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Revolutionary Solar Roof Announced by Elon Musk This Week



Since the news of the fusion between SolarCity and Tesla Motors, some even greater news now show up. At SolarCity’s second quarter financial call this week, Elon Musk announced that the company will launch a revolutionary solar roof.

Now mind you, a solar roof is NOT a solar cell mounted on the roof. For existing buildings, that product is doing well and is going to be supported along with the new one. The solar cell roof is just what is seems to be: a beautiful roof with integrated solar panels, so they won’t ruin the external aspect of your new home.

Rive then confirmed that they are working on a solar roof integrated product and Musk added:

“I think this is really a fundamental part of achieving differentiated product strategy, where you have a beautiful roof. It’s not a thing on the roof. It is the roof.”

The solar roof modules will be made at a large, 1GW facility in Buffalo, NY, and will target a “huge” market of roofs that are nearing their end of life (and new ones, of course). Over 5 million new roofs are installed in the US each year.

After changing money transfers, cars, space exploration, now Elon Musk and his cousin Lyndon Rive are going for the roofing industry – this is not going to get unnoticed, since it involves Tesla and Elon Musk – remember Hyperloop?

This reminds me of an article that we wrote back in 2009 about a company named Dow Chemical. They too wanted to make solar roofs possible through a product called “solar shingles.”

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  1. At last. It’s been years since I have been waiting for these, home manufacturers really lacked the vision to see what the consumer wants. It’s been pretty obvious from the start that solar panels were not the way to go, esthetics are very important for home owners and the local community, let alone the cost of basically installing 2 roofs on top of each other.

    Some countries like France require that the whole surface of solar panels installed be fully waterproof, no leak between each module. Basically, they already require to have a functional roof over the existing roof. Merging the two into one makes it faster and cheaper to install, insulate and maintain, although I bet that the early SolarCity roofs might not be that cheap, that will probably come with SolarRoof Model 3…

    When you own an automated production unit of roof parts, you can very easily build these parts on demand, with most of the roof built out of standard parts, except the sides that may require specific dimensions, with maybe smaller roof parts into which you can still fit in as many solar cells as possible. That probably means micro-inverters on each roof part for smarter electricity collection, maybe even with the low power of morning and late afternoon Sun. Actually, there might also be vertical solar roofs on the East and West sides of the house, and the North side of the roof could also produce electricity during part of the day if they manage to get these parts cheap enough. 250W solar modules cost about $100 per square meter, $150 for 300W modules, but the solar cell part itself is much cheaper and should allow an optional full roof coverage if well designed from the start.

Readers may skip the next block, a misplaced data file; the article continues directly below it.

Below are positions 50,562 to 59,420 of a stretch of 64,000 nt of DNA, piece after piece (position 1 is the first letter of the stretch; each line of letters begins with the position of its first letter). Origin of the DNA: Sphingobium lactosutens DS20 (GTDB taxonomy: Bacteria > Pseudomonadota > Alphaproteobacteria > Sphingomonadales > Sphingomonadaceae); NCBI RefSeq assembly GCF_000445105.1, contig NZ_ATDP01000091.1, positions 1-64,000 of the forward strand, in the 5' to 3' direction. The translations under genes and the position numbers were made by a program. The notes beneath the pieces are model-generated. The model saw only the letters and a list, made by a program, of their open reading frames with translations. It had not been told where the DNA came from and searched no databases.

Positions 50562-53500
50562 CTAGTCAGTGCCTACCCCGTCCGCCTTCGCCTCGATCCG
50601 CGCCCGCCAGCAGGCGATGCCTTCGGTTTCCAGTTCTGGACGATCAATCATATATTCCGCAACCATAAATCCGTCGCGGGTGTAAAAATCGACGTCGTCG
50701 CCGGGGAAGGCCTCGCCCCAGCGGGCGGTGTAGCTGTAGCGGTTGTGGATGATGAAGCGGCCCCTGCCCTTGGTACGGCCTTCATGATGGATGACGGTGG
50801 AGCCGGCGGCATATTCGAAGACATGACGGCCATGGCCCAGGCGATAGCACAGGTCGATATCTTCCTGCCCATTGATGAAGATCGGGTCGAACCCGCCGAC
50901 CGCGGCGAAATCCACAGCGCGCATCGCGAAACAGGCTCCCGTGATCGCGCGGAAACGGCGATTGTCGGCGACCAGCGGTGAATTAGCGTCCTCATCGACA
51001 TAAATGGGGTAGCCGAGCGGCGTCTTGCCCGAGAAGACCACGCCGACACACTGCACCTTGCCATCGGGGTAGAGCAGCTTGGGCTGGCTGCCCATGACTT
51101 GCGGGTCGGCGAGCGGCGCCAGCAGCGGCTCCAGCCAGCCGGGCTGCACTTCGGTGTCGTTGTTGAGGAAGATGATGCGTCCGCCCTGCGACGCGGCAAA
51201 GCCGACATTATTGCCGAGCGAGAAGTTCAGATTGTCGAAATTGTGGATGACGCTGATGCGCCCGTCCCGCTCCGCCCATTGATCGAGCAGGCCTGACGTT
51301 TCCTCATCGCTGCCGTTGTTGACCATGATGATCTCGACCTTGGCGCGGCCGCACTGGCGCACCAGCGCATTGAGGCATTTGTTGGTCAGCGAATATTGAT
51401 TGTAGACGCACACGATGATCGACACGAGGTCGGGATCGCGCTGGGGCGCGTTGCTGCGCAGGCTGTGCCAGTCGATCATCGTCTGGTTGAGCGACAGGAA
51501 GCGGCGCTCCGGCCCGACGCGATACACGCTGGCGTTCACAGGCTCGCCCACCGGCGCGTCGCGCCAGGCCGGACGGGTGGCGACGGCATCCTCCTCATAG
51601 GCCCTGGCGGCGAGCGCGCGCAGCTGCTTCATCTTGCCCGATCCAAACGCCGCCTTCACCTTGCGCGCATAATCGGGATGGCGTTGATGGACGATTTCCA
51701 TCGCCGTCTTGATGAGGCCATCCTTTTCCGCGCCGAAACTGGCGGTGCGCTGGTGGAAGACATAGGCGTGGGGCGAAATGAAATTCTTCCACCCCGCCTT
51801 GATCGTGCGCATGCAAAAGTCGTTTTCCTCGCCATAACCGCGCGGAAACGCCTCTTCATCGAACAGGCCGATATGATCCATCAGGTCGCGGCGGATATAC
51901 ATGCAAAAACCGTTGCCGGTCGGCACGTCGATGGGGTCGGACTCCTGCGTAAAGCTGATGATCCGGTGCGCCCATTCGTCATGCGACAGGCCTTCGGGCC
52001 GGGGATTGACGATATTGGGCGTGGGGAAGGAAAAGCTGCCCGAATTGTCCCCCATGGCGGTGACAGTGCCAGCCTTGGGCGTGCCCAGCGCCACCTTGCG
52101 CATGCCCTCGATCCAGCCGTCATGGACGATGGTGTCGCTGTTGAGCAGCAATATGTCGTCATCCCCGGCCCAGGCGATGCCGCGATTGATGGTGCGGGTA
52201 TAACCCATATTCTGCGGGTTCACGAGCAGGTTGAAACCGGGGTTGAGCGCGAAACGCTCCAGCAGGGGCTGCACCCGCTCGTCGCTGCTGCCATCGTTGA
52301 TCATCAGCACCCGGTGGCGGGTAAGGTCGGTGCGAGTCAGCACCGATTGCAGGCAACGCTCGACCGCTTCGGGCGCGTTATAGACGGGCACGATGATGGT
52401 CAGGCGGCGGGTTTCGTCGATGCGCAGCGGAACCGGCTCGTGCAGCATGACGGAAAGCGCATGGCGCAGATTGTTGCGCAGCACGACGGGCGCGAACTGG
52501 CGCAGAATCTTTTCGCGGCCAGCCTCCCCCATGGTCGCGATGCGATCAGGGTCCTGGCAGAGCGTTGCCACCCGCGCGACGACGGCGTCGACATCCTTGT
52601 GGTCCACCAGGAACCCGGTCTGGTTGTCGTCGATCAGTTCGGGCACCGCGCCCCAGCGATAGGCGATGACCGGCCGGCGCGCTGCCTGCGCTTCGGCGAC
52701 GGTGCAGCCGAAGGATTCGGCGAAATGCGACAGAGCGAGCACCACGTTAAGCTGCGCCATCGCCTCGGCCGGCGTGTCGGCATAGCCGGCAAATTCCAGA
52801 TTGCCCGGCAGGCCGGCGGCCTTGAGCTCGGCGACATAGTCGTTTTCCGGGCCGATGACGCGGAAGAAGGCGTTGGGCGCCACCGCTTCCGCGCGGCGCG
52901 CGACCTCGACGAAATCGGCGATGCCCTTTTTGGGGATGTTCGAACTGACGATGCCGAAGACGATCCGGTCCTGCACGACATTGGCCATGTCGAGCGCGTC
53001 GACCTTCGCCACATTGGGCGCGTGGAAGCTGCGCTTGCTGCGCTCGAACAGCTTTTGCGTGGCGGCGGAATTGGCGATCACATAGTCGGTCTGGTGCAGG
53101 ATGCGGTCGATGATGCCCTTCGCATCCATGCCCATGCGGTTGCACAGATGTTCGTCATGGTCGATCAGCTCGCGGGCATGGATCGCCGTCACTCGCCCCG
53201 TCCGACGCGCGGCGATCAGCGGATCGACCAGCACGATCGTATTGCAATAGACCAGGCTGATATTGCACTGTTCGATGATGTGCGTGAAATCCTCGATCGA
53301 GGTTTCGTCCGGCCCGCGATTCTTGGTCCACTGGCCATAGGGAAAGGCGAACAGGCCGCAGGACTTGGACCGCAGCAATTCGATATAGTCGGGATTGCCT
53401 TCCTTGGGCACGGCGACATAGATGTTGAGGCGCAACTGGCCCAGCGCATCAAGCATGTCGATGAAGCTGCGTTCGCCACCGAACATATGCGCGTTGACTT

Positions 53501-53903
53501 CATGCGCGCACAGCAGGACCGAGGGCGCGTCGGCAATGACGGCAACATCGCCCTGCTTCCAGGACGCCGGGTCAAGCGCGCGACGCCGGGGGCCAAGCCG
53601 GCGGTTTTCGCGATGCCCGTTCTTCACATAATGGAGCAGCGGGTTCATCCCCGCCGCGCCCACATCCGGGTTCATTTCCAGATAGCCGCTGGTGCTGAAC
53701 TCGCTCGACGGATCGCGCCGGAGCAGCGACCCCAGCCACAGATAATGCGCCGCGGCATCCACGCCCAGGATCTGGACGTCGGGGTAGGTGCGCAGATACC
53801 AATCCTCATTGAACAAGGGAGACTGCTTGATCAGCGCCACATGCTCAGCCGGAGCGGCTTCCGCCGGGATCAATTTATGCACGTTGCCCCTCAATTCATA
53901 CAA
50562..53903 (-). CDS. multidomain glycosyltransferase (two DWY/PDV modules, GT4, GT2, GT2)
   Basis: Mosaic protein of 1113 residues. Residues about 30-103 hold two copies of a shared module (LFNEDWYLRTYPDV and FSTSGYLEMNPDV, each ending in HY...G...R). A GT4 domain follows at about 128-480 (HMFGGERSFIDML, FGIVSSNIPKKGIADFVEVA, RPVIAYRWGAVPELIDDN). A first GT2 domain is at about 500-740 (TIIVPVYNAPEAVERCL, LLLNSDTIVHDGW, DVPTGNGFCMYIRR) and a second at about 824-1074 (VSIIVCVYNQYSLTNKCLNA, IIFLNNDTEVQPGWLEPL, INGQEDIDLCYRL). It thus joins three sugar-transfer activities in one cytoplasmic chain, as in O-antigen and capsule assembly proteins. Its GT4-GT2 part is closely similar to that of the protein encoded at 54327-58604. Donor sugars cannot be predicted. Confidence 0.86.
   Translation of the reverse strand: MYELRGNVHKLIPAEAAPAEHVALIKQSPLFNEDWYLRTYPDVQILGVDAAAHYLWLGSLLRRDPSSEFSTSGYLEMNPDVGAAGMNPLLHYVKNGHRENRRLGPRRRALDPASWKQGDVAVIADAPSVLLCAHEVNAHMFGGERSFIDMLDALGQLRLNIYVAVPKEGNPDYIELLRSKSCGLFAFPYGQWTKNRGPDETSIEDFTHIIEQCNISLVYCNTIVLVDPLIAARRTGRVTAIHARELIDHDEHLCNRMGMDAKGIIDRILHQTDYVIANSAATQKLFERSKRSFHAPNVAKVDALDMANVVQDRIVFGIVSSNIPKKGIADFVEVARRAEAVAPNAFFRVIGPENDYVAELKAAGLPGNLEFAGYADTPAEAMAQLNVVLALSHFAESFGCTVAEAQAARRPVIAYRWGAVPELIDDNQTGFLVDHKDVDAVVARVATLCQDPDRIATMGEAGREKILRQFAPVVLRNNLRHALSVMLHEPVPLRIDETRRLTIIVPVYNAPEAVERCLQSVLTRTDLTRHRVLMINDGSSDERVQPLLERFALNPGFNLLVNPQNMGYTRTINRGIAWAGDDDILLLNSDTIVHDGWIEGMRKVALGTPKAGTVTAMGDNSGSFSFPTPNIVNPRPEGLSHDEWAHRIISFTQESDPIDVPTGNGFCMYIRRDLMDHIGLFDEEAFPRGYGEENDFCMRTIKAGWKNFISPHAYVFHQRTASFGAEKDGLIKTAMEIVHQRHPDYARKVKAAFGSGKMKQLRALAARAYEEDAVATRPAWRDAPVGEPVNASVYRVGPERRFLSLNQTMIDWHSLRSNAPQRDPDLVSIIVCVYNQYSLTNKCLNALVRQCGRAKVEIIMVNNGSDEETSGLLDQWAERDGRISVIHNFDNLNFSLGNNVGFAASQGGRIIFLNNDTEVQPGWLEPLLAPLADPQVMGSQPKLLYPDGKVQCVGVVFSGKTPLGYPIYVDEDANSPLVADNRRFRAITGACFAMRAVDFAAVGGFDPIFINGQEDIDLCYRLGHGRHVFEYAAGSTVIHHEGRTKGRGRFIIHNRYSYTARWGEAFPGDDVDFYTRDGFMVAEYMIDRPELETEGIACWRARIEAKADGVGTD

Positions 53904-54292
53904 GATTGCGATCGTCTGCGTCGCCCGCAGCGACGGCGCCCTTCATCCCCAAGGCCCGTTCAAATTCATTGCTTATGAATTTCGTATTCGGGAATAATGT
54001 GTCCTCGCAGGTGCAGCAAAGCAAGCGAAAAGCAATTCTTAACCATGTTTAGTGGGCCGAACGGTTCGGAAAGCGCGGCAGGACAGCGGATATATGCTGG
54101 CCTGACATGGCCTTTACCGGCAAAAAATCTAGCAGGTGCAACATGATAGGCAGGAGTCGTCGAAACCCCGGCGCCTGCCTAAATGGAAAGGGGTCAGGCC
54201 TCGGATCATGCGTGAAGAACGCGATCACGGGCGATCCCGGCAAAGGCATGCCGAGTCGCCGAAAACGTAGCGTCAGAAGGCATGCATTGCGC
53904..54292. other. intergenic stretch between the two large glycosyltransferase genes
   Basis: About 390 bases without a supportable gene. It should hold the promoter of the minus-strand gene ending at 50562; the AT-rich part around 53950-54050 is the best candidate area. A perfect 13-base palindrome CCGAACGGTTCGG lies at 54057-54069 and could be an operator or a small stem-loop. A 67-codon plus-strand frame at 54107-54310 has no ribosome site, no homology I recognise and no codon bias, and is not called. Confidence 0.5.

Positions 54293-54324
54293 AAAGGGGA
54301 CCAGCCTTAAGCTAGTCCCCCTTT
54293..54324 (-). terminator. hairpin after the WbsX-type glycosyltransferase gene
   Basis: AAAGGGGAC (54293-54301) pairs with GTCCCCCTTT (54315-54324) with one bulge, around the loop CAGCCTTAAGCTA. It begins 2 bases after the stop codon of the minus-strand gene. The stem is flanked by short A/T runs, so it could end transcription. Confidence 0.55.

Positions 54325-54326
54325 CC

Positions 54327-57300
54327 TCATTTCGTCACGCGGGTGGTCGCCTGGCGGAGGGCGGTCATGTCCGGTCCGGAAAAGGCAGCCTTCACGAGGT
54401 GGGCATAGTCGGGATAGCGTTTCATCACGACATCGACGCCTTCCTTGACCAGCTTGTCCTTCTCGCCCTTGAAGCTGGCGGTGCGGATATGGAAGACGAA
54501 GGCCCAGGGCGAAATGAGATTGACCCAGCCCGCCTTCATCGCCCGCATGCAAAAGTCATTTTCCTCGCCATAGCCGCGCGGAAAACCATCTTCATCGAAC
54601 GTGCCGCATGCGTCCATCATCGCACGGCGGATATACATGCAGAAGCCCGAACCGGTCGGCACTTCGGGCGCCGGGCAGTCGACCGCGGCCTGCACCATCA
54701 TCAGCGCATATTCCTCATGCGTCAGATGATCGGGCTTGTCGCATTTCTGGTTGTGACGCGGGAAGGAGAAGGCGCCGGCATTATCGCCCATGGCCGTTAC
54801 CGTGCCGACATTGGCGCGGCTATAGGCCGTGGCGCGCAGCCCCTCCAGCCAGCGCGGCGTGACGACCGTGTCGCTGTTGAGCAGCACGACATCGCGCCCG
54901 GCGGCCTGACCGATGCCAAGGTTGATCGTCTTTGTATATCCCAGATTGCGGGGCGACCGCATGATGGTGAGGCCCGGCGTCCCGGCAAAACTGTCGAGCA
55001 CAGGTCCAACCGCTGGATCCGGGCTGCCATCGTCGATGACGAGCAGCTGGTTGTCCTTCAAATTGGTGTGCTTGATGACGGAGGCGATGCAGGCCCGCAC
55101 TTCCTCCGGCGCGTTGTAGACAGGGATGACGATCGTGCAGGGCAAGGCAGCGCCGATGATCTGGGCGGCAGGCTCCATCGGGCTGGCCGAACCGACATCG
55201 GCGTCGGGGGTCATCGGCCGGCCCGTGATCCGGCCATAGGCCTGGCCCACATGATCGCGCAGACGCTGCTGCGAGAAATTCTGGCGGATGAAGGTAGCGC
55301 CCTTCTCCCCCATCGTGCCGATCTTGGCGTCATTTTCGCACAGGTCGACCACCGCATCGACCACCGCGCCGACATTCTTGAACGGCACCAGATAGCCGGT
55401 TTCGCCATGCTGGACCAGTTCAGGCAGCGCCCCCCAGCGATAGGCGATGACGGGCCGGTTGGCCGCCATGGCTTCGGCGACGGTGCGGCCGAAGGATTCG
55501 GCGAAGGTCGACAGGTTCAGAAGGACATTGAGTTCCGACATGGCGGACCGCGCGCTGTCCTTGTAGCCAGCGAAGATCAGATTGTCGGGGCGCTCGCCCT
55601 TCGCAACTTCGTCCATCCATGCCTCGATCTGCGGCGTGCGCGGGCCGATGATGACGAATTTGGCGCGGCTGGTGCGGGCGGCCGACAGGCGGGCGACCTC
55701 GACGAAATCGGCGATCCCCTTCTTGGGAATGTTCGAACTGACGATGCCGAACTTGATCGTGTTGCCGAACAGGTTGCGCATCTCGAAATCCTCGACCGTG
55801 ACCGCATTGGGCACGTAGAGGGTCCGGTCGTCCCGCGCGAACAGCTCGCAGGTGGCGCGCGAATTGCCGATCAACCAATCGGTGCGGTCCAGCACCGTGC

Having your own solar roof production also allows you to design a fully integrated insulated rooftop, maybe even integrate an airloop just below the solar cells, to provide cool air during the summer to make the cells more efficient, and warm air during the snow storms to melt it down, especially with low slope rooftops. There’s really no need for sharp angled roofs anymore with vented solar roofs, attics would be a thing of the past, or at least unusable attics.

    So now I understand better why Tesla is merging with SolarCity. No doubt Elon Musk has more grand plans for this venture.

    • Completely agree with every statement but wanted to add an additional point.

      Like a lot of innovations that come from the mind of Elon Musk and companies, this one is as much a business innovation as a technical innovation. The point is that everyone who builds a house, has no choice but to buy a roof. If the cost differential between solar or traditional is not too great, someone contemplating a new roof might as well buy a solar roof. Additionally, there are already plenty of vehicles for funding and financing a new roof – like a typical roof, people can budget it as part of periodic home maintenance, or get their homeowners’ insurance to pay for it, or absorb it into their mortgage for new construction homes.

      The “how to pay for a roof” business model is already there. The “how to pay for solar panels” business model is the one that is still struggling for acceptance. Not many people use the term ROI when contemplating a new roof or have to worry about leases, transfers, etc. They literally just want a roof over their heads.


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